Back in 2009 I started to collect the stories and add them to a thread on Cape Ann Online as sort of a journal and record for those who might have said they didn’t see this coming. There are three pages of articles from fishermen and about how it was and has decimated our working port and independent fishermen.
Click here for the list of articles (3 pages worth)
Thank you Ron for this treasured gift of An Island No More!!!
Yesterday on our front porch my husband found a wonderful surprise package, not long a mystery from where it came with a lovely inscription from the author himself, Ron Gilson. An Island No More ~ The Gloucester I Knew
is a deeply personal and fascinating account of Gloucester’s working waterfront and its people, with hundreds of black and white photographs. I was immediately transported to Gloucester during the Great Depression and haven’t been able to put down the book. An Island No More is available from Amazon
or by contacting the author at P.O. Box 557, Gloucester, MA 01930.
Note: The little boy sitting on the dock and looking at the Emily Brown (see the book jacket illustration) is none other than RON at eleven years old, circa 1944.
To read more about Ron Gilson and An Island No More see the following GMG posts:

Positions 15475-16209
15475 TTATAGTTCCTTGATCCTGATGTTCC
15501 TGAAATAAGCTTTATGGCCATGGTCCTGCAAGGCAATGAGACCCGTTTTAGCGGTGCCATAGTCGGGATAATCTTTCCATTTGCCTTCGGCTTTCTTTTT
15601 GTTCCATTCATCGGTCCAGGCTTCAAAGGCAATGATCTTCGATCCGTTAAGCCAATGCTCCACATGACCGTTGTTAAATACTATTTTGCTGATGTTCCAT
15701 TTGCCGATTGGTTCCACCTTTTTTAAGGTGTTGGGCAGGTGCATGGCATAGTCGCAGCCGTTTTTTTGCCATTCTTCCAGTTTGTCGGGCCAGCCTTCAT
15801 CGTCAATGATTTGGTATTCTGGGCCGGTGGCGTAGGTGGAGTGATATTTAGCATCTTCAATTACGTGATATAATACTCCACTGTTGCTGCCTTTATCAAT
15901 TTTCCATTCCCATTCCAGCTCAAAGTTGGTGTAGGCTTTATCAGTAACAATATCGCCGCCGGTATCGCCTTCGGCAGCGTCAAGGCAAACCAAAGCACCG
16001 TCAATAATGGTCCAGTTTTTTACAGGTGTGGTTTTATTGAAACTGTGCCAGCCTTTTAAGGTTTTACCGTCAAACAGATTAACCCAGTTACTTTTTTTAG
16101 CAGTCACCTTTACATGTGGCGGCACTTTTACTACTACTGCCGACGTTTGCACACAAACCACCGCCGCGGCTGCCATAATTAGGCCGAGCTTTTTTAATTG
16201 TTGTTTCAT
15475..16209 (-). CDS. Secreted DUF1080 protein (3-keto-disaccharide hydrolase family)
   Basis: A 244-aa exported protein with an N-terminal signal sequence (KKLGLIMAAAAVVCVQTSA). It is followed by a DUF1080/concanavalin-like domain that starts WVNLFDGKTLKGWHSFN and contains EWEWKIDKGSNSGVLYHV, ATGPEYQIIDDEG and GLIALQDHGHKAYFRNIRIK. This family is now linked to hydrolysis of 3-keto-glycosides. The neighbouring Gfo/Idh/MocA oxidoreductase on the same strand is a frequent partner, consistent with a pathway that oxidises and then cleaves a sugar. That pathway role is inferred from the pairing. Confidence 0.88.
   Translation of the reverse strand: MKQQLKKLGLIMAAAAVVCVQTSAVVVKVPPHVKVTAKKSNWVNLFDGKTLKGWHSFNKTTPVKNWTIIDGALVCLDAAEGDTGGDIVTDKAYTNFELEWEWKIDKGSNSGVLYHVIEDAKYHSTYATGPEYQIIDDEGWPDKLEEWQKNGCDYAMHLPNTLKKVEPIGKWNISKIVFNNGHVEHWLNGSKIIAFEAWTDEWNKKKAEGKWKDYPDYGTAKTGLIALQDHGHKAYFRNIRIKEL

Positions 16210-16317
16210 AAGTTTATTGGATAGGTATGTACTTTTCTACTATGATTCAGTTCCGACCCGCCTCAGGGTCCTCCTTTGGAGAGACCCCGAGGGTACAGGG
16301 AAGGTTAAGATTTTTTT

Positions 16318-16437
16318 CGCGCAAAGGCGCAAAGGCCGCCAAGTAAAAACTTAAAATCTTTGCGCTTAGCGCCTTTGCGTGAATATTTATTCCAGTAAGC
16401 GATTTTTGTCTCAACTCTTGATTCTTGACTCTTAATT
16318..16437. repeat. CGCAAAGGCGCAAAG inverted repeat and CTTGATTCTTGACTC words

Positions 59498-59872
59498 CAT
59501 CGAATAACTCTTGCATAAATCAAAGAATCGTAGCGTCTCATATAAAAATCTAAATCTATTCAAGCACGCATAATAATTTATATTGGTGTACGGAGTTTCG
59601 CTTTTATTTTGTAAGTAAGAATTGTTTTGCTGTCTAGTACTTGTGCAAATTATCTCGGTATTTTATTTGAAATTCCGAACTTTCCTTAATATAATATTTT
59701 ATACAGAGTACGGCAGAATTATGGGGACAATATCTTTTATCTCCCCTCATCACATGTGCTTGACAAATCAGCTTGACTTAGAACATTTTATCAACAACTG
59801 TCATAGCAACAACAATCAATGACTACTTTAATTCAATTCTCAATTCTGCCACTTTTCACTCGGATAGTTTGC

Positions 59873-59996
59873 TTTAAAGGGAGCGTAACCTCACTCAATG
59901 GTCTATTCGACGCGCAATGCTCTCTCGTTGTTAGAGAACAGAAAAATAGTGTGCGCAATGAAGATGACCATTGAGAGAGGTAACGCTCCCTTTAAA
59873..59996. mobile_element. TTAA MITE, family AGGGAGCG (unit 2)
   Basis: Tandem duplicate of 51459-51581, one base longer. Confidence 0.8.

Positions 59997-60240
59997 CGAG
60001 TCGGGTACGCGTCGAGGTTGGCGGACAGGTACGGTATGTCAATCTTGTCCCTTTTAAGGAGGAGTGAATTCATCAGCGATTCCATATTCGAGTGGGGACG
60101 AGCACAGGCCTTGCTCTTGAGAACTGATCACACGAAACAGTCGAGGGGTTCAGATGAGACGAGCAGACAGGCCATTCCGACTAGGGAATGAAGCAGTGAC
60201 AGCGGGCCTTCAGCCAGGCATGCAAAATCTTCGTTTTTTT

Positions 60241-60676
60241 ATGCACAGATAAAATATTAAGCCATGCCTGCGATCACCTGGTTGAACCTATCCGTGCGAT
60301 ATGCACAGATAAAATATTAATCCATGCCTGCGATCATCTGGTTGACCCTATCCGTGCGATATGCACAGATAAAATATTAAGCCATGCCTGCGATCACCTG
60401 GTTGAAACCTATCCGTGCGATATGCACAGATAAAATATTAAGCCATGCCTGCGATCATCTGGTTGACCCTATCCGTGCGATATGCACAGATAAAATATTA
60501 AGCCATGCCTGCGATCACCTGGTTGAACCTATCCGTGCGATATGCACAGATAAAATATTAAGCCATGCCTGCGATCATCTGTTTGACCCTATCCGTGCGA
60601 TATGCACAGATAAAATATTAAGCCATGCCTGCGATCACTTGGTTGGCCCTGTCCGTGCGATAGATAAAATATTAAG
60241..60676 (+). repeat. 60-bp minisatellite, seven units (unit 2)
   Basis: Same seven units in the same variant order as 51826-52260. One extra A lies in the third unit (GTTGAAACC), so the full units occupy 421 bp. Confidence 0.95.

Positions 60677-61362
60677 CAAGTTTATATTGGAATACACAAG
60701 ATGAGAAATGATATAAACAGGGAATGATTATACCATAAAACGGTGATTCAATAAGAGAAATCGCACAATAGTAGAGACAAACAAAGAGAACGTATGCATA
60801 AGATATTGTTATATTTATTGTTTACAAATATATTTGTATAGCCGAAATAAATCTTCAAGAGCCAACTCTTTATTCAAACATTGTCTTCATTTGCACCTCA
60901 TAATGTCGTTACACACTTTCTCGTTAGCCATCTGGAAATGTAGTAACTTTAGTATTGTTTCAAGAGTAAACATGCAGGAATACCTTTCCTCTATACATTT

Ron Gilson of Gloucester lectured Wednesday night at the Essex Shipbuilding Museum’s Waterline Center about working aboard Gloucester’s Schooner ‘Adventure’ back in 1951.
Jim Rohan Makes A Statement In This Video-
click photo for larger version.
Apparently commercial fishing in Rome is alive and well. In my opinion you can tell how well the boats are doing by how well they are maintained. These boats are all in good shape and devoid (mostly) of rust so they must be doing alright.
Click below to see the photos
As always click the photo for the full sized view
I dig the reflections especially the red on the wet herring vats in the right hand part of the picture which are reflections of the port side red navigation light on the F/V Endevour.
Click the video below to meet Dave Marciano the fisherman EVERYONE is rooting for!
Also check out Dave’s Boat Website-http://fvhardmerchandise.com/
(Don’t Call It Three Lanterns)
My buddy Tina Greel (who I still can’t wrap my mind around as being a grandmother) is part of the team that will be reopening and expanding the former Three Lantern Ship Supply store at 7 Parker Street. Look for the interview tomorrow!
Ed Rioux wanted us to Share this video with our readers-
i am now 81 dont think i know you – may know family members from the old days
my dad fished out o gloucester late 30s 40s 50s italian fleet seiners draggers would like very much to talk to you about this– we are releasing a dvd ( a 8mm movie converted to a dvd- taken in 1944 of the dragger Curlew fishing at the banks) probably sadly we wont see fishing like this again – history for sure
Captain Chris Orsillo and Mate Steve Redfern bang out a trawl.
What is very encouraging and a testament to the conservation efforts of the lobster industry is how many short lobsters there are that will be there to be harvested as they grow. You can see how many get thrown back and it is quite a few.
Once again we used the Kayalu saltwater resistant suction RAM mount to secure the $79 Kodak Playsport Zx3 to the window behind the pilot house of the Trapper John.